Letters: Oh, wait, let me guess—you read the New Yorker!
David A. Strauss’s “Supreme Swings” in the October/05 issue speaks of a time “almost a century ago” when then “new laws” held “people couldn’t work in sweatshops for more than ten hours a day, even if they wanted to.” Strauss claims the Supreme Court of the era ruled these laws unconstitutional, on freedom-of-contract grounds—even as those rulings “may sound ridiculous today.”
Huh? How does it “sound ridiculous today” to object to laws that “preven[t] people...from work[ing] in sweatshops for more than ten hours a day, even if they wan[t] to”? There are no such U.S. laws today. Perhaps every country outside the United States does indeed impose flat caps on hours worked (France’s cap is notoriously 35 hours per week; Mexico’s is 48). But the U.S. is unique in imposing no cap at all. It’s perfectly legal for an American boss to demand: “Work 110 hours this week—or you’re fired!”
Just ask cabdrivers, or clerks at corner groceries, or Chinatown seamstresses, or law-firm associates, or medical residents. (U.S. overtime law addresses pay, not maximum hours.)
And America doesn’t outlaw “sweatshops,” either. Neglecting to define his term, Strauss appears to mean gritty workplaces where workers sweat. But those remain perfectly legal: Will Strauss walk through a Cincinnati metal-casting foundry next July, when indoor temperatures max out at toaster-oven levels? Will he help workers burn a Belle Glade, Florida, sugar cane field in August? He can collect gallons of perfectly legal American-worker sweat.
To claim, as Strauss does, that opposition to hour-capping and anti-sweatshop laws “sound[s] ridiculous today” is itself ridiculous—because there are no such U.S. laws “today.” Let’s all be glad our Congress hasn’t taken the Orwellian step of dictating how much we can work, much less barring us from perspiring on the job. And let’s tell Chicago’s law faculty the news.
Donald C. Dowling Jr., AB’82
Scarsdale, New York
High point is a low
David A. Strauss says, “Almost everyone thinks that Brown v. Board of Education...was a high point in the history of the court and American law.” It’s been my impression that almost anyone who knows anything about the Constitution thinks it an abominably wrought decision (e.g., Gunnar Myrdal, the Swedish socialist and sociologist, as the supreme authority on the constitutional matter in question). And, of course, American education became more segregated than ever after Brown, but such inconvenient consequences need not trouble its see-no-evil supporters. The decision makes them feel good, and that’s all that really matters. For someone at the U of C in those days not to have noticed the “transformation” of a vibrant, integrated Hyde Park and South Shore, abetted largely by the abominable degradation of conditions in its public schools, would have been doing the ostrich one better. Brown’s consequences for the University itself I leave to others to go into.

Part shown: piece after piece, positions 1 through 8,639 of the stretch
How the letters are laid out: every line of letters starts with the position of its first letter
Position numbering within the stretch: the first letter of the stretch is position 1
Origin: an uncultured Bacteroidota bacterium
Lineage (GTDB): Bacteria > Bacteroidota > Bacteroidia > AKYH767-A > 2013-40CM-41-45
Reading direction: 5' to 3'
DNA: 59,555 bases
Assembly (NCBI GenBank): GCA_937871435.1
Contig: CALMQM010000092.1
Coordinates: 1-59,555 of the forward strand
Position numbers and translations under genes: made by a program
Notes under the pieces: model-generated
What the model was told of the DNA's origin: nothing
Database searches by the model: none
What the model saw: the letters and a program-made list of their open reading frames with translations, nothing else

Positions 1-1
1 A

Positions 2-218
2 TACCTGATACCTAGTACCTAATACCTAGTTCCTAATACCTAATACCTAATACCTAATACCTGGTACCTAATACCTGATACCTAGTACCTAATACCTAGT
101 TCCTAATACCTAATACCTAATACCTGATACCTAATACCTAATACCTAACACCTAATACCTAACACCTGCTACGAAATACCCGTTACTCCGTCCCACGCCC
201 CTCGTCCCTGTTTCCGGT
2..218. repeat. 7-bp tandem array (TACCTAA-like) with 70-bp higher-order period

For this kind of “analysis” to appear in the magazine of a great university, the university of Hayek and Knight, Banfield, Strauss, and others, is sad and troubling, to say the least.
Ben Manaster, AB’59
Your human-interest story on the Bulletin of the Atomic Scientists (“Nuclear Force,” October/05) was a welcome reminder of the continuing reality of nuclear weapons. Yet the story did not approach the grim consequence of using these weapons of mass destruction. We would rather not think about it. While our government frets about nuclear threats from Iran, North Korea, and terrorists, many governments and people across the world worry about the most dangerous arsenal of the globe—in the hands of a United States military and under a presidential policy of never refusing the option of using nuclear weapons in any conflict.
We would do well to subscribe to the Bulletin of Atomic Scientists as a regular mediation of the daily doomsday danger posed by the continued presence of nuclear weapons. We Americans have a unique responsibility. Our nation is the only one to have used atomic bombs in warfare. Nuclear weapons continue to be the final enforcer of American global power. Who can be confident our president, this one or the next, will not use them? And U.S. nuclear weapons provoke other nations to desire them as enforcers of their power.